Health experts have said it for months: wearing a mask is simply one tool in the fight against COVID-19. But, as new variants emerge, some suggest wearing just one mask may not be enough.
In the United States, that country’s top infectious disease expert, Dr. Anthony Fauci, suggested wearing two masks — or double masking — will be more effective.
“So, if you have a physical covering with one layer, if you put another layer on it, it just makes common sense that it likely would be more effective,” Fauci said on Monday.
When asked if Canada would recommend a similar messaging, a spokesperson with the Public Health Agency of Canada (PHAC) said it was aware of the comments made by Fauci, but said: “It is important to recognize that Canada’s context is different from the United States.”
One infectious disease expert suggests doubling up single layer masks could be more effective — when used properly.
Dr. Lynora Saxinger with the University of Alberta cautioned against blindly adding layer upon layer upon layer, saying people should pay attention to how well the mask fits and if there is proper breathability.
“We do know that increasing the number of layers of a mask can improve the performance of a mask, at least in lab-type conditions.”
“For a lot of people, if they’re used to wearing a very simple and single or double-layer mask, adding extra layers might actually improve the safety… If you’re going to double-mask, make sure that the fit is good, and that you’re able to breathe through the mask quite reasonably well. Those would be the concerns I would have with people layering on too much that you might actually lose off on the ability to breathe through them.”
In November, PHAC recommended the addition of a third filter layer to “improve the level of protection provided,” recommending Canadians choose a mask that includes a filter or filter material as one of its layers, including a non-woven polypropylene fabric or a disposable filter inserted into the pocket of the mask.
Single-layer masks are deemed not as effective compared to the triple-layer masks and can vary greatly in quality and filtration, according to Saxinger.
She also adds that when three-layer masks with a filter are used, they can be just as effective as non-surgical masks or N95 masks.
Demand for non-surgical masks has skyrocketed, according to Montreal-based Medicom, a manufacturer and distributer of infection control products.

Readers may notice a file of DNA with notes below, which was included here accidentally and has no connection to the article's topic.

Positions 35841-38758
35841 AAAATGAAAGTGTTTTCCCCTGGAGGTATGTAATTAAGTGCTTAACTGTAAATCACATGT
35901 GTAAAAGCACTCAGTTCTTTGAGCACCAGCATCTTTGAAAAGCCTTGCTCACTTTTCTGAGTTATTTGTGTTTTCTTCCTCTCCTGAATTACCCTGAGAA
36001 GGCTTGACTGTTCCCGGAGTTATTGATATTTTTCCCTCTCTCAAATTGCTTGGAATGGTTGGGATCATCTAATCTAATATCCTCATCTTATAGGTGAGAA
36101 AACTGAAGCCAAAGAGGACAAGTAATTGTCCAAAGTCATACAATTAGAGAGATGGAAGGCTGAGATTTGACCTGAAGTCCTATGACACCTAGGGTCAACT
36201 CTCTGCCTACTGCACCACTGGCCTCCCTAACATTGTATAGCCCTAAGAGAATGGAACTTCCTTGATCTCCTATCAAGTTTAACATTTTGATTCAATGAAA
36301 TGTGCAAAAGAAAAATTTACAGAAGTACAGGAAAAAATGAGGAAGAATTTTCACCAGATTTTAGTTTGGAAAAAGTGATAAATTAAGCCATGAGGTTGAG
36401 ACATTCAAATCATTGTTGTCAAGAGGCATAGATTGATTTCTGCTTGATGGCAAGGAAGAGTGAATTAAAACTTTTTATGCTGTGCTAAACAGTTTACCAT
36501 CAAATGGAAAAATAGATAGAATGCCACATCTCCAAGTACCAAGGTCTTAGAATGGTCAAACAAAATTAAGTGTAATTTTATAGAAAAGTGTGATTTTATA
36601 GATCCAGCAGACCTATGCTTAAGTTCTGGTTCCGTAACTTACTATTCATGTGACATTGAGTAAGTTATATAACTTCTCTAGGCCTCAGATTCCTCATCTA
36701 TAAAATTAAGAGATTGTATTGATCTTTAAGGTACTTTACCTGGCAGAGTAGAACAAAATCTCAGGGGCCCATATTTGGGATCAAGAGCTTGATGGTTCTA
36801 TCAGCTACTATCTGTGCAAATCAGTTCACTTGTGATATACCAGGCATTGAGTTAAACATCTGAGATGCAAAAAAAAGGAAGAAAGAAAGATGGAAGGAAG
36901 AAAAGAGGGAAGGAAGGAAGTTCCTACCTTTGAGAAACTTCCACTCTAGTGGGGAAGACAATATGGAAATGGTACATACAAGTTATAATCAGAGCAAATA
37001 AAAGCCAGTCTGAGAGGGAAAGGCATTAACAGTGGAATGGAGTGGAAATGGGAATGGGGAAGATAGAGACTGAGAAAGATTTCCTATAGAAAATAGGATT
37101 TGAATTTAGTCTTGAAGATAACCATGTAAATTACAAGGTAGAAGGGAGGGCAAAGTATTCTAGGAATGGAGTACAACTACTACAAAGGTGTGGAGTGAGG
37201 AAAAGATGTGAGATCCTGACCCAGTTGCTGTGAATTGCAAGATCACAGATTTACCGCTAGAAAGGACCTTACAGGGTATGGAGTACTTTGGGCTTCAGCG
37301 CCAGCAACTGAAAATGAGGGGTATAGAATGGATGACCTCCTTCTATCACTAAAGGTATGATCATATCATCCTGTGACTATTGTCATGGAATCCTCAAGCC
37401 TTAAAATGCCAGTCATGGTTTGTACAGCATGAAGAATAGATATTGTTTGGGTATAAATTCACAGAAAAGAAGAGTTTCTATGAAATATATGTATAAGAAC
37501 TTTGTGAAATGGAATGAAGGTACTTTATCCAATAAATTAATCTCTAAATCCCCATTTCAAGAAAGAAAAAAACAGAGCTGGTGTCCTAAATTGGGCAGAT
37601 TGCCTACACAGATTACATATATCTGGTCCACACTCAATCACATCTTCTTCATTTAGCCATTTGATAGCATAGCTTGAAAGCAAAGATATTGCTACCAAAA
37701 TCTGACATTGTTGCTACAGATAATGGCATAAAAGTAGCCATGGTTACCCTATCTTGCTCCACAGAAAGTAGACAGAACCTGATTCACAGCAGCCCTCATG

Its chief operating officer, Guillaume Laverdure, said the company saw a 10x increase in demand since the start of the pandemic — something he attributed to increased knowledge and awareness.
Laverdure said demand has softened slightly but they are still seeing demand levels about three times the average pre-pandemic.
“One of the things that the pandemic has revealed is that not every mask is a good mask… Governments or people (are) trying to get away from fabric masks because they realize it’s not good protection against a virus,” Laverdure said.
He said the continued demand for non-surgical masks is linked to increased COVID-19 contamination, increased awareness and regulation that some countries are taking.
France recently banned low-quality homemade cloth masks, with the hope of slowing the spread of a variant there. Canada has no plans to follow France’s lead but maintains homemade masks can work in slowing the spread of the virus, when used properly.
The renewed message comes with calls that masking up is only one weapon in the fight against COVID-19.
Officials are reminding Canadians that in addition to masking up, they are encouraged to keep their distance of six feet apart, wash their hand regularly and stay home if sick.
PHAC said it will continue to monitor the situation and will adjust its guidance if further such evidence emerges.
Alberta Health also said there is no change to its masking recommendation at this time.
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